Cycling

RIDE OF SILENCE REMEMBERS SLAIN CYCLISTS

Ride of Silence organiser Martin Turner on his bike surrounded by supporters during the annual ride

Organiser Martin Turner (centre) says he didn’t expect anyone to come in person to the live-streamed Ride of Silence 2020, but around 20 cyclists showed up at the traditional Clock Tower starting point.

Hundreds of cyclists joined Hong Kong’s annual Ride of Silence via video link on Wednesday night (20 May), with over 20 of them congregating at the traditional Tsim Sha Tsui clocktower starting point to support a live stream run by organiser Martin Turner.

The Ride of Silence is a global event held in over 350 cities around the world to honour cyclists killed or injured on the roads. Last year, seven cyclists were killed on Hong Kong’s roads and over 170 seriously injured.

Organisers planned a live-streamed ride for 2020, encouraging cyclists to join via YouTube Live or Zoom at their own choice of route and pace – Turner says he was surprised how many people actually showed up at the clock tower. “But we kept our distance, we rode, and we remembered those killed,” he says.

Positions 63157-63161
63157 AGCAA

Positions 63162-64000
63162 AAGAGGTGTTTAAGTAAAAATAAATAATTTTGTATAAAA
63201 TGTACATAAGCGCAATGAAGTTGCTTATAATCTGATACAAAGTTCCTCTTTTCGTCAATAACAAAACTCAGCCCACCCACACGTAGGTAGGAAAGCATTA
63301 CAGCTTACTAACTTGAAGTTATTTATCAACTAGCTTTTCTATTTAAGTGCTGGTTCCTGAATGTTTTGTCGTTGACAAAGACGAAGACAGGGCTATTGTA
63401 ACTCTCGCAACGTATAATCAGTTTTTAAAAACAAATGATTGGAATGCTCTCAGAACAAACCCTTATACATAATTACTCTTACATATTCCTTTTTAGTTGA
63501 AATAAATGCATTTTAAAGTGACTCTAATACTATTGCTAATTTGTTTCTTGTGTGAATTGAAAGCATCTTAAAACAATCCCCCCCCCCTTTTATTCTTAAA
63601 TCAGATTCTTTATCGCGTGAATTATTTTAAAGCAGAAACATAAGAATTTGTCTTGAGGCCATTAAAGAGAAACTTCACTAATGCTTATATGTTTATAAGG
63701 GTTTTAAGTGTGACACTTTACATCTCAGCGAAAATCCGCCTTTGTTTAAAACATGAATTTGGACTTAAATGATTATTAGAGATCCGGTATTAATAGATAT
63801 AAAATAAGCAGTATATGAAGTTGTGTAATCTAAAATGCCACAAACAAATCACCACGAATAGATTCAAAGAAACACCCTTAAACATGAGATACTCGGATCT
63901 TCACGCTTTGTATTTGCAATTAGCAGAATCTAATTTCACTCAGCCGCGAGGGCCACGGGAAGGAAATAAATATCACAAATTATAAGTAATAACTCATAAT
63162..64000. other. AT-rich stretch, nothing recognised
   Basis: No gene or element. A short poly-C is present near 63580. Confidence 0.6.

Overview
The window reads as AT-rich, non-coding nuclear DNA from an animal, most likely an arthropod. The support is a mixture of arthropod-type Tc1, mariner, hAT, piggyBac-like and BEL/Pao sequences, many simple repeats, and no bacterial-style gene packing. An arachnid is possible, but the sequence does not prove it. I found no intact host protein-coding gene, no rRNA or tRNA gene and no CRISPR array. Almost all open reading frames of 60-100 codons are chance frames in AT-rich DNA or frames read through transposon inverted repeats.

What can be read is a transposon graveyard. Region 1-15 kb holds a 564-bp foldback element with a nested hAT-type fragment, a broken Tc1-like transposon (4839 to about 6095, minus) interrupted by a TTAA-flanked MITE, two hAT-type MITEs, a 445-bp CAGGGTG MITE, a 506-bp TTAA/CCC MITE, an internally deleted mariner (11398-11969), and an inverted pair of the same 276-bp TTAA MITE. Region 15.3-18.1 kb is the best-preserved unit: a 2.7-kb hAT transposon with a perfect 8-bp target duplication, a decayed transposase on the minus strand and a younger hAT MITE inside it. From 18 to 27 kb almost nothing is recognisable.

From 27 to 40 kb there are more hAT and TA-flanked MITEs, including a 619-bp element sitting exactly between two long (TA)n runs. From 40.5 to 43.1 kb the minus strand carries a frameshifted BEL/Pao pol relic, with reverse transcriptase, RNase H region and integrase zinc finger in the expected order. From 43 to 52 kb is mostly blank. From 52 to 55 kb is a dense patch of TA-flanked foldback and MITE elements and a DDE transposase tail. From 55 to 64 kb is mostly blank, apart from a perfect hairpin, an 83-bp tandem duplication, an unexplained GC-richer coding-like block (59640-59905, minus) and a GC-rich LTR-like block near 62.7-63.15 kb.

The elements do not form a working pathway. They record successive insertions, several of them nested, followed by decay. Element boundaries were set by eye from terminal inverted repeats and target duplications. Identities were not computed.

Turner rang a bell seven times, once for each victim, at the clock tower, and addressed the 220 live-stream guests, many of whom were out cycling alone, before setting off north up Nathan Road along the traditional 11km Hong Kong Ride of Silence route.

Turner is critical of the Transport Department which, he says, has little data or science to back up its apathy towards urban cycling. He says the government trots out the same “pat response” to cycling demands every year without much of an idea of what’s actually going on in terms of cycling.

“They want to close their eyes to it,” he says. “The truth is, the government is not interested in supporting even the cycling that is currently done by Hong Kong people, they’re not ready to provide a reasonable and safe environment, let along expanding cycling so that more people can get around more easily, more safely, creating a less polluted environment for all of Hong Kong.”

Watch our interview with Turner on YouTube below.

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